- GENERAL NEWS
Enticing Foreign Trainees to Join Japan’s Labor Force Long-Term at Issue
20:00 JST, April 29, 2023
Creating a system to secure foreign personnel for Japan faces many challenges, especially when it comes to building programs that will benefit foreign workers and the companies that accept them.
An interim report compiled Friday by a government panel called for the abolishment of the technical intern training program. The new system in its place should focus on securing human resources rather than merely “making a global contribution,” the report said.
The technical intern training program has been in place for about 30 years and has made its mark in towns such as Toyokoro, Hokkaido, in the vast Tokachi Plain. With a population of about 3,000, foreign nationals are valuable workers here.
On Friday morning, three Vietnamese women quietly began milking cows on a 480-hectare dairy farm where about 900 cows are raised. Watching over them was Hideyuki Inoshita, 64, who runs the farm.
“Foreign workers are the only ones we can count on,” he said.
The farm began hiring foreign nationals about 15 years ago. Currently, nine Vietnamese, including five technical intern trainees, work there. Yet the staffing shortage has not been resolved.
This is because urban areas with relatively high wages appear more attractive to foreign workers.
“While it is necessary to make efforts on the company side to become a workplace of choice, we want the government to consider promoting provincial areas as well,” Inoshita said.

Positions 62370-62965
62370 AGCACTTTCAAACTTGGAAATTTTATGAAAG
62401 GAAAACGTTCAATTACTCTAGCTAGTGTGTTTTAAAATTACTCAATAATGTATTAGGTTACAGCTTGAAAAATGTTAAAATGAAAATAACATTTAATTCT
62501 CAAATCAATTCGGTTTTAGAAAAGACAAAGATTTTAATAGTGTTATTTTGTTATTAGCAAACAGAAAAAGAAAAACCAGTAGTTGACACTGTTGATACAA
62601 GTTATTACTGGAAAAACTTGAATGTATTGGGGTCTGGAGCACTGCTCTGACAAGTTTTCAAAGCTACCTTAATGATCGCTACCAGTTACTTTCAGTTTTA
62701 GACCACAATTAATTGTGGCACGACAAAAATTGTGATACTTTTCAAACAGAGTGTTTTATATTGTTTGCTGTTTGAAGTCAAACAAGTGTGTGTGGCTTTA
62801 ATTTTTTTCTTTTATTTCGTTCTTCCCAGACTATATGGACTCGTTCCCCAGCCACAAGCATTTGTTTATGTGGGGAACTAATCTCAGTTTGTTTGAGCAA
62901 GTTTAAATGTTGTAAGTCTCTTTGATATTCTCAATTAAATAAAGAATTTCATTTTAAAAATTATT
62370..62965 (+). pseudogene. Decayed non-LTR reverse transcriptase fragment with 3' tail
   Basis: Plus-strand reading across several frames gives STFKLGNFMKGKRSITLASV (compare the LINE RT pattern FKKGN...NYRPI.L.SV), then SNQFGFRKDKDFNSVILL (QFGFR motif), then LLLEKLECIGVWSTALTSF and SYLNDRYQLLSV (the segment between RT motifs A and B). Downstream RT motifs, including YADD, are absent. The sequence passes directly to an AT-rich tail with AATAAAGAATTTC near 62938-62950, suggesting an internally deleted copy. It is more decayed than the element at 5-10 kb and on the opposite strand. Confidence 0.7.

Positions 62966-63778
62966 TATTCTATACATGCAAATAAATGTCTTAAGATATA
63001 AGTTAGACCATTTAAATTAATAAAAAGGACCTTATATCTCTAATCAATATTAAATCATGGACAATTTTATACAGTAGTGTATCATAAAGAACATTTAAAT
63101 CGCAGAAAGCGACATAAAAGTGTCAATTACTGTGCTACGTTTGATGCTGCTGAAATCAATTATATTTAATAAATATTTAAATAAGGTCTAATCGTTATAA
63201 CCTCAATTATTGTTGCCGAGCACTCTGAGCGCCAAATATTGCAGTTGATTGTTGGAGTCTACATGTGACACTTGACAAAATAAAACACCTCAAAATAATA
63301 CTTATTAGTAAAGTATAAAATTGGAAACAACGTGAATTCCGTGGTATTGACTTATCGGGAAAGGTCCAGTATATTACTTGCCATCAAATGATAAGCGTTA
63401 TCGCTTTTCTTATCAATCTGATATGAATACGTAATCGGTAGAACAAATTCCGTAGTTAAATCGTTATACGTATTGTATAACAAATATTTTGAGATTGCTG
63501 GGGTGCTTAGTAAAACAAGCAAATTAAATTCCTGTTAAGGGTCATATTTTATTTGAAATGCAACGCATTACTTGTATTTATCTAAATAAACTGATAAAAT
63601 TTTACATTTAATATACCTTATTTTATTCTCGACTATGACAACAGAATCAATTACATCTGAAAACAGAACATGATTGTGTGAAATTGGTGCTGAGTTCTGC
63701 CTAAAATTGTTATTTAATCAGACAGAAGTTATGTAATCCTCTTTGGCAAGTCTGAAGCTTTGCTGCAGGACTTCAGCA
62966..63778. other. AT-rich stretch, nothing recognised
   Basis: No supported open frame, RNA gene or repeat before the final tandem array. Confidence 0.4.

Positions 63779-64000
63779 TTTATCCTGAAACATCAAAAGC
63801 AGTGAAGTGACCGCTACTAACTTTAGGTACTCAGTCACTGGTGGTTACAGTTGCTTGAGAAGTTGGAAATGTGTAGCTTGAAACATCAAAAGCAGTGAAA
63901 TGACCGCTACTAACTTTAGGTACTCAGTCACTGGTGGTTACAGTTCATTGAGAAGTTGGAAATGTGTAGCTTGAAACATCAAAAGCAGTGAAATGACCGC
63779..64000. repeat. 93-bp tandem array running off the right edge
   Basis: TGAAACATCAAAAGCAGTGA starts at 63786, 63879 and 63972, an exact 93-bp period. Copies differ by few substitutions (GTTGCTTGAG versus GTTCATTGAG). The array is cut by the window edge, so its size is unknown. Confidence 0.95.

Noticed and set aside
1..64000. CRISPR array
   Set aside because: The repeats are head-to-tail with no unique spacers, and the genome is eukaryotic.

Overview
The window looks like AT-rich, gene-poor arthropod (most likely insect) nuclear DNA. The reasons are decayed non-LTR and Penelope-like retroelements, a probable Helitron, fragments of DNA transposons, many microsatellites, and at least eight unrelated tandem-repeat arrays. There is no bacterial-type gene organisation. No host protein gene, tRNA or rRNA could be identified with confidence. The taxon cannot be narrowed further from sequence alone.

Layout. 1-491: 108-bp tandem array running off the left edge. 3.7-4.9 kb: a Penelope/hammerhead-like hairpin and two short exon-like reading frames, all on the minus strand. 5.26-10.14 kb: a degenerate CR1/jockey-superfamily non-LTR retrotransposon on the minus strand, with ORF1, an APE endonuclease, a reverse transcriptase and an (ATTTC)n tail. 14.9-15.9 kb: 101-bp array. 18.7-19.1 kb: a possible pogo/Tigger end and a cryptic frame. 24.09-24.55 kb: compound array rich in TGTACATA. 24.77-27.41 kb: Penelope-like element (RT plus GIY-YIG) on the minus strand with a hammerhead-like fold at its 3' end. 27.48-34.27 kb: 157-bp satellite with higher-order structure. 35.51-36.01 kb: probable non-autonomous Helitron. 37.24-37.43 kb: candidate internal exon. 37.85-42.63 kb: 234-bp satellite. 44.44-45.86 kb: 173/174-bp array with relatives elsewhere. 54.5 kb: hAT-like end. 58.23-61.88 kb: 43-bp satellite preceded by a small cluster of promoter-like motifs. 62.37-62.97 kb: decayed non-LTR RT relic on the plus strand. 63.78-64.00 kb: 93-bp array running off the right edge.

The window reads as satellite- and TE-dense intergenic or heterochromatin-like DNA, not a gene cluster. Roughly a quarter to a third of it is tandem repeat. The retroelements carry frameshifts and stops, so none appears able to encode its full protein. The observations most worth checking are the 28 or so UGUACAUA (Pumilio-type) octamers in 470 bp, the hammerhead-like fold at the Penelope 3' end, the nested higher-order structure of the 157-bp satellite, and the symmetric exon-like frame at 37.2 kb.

The panel, chaired by Japan International Cooperation Agency President Akihiko Tanaka, attached importance to “securing human resources” in the interim report to resolve the contradiction between the current system’s objective of international contribution and the reality of the current situation, as an increasing number of sectors, including agriculture and manufacturing, have been suffering from chronic labor shortages.
Although the technical intern training program will be abolished, the current framework for accepting foreign trainees will be maintained even under the new system. It is expected that technical intern trainees now working in Japan will be able to work under the new system.
The specific design of the new system, including how the supporting programs should be, will be the task from now on.
Some have pointed out that the new system should not end up being only a change of name.
Only 10 type 2 workers
The panel has also urged the creation of a system to facilitate the smooth transition of trainees to the residence status of specified skilled worker, which was introduced in 2019, for personnel who have developed their skills to the point that they can become immediate assets. As of the end of last year, there were approximately 130,000 foreign nationals working under the status of specified skilled worker.
The technical intern training program, as of the end of June 2022, had about 320,000 foreign nationals working under the system. The maximum period of residency under the program is five years. The panel’s idea is that in the future the trainees can aim to advance in their careers to obtain, in stages, the residence status of specified skilled worker type 1, which allows a maximum residency period of five years, and the status of type 2, which effectively allows permanent residency. By doing so, it will enable the foreign nationals to work in Japan for a longer period.
The government also intends to expand the fields of occupations covered by the status of specified skilled workers type 2 to include agriculture and food service.
As of the end of February, however, the number of foreign nationals with the residency status of specialized skilled worker type 2 remained at 10. The hurdles to obtain the status are high, as it requires skills at a proficient level.
Based on the final report to be compiled by the panel by this fall, the government intends to submit a related bill to the ordinary Diet session next year to establish a new system.
“It is essential to also solidly consider the long-term prospects, including how the acceptance of foreign workers would impact the Japanese economy and society in the future,” said Kiyoto Tanno, a professor of labor sociology at Tokyo Metropolitan University.
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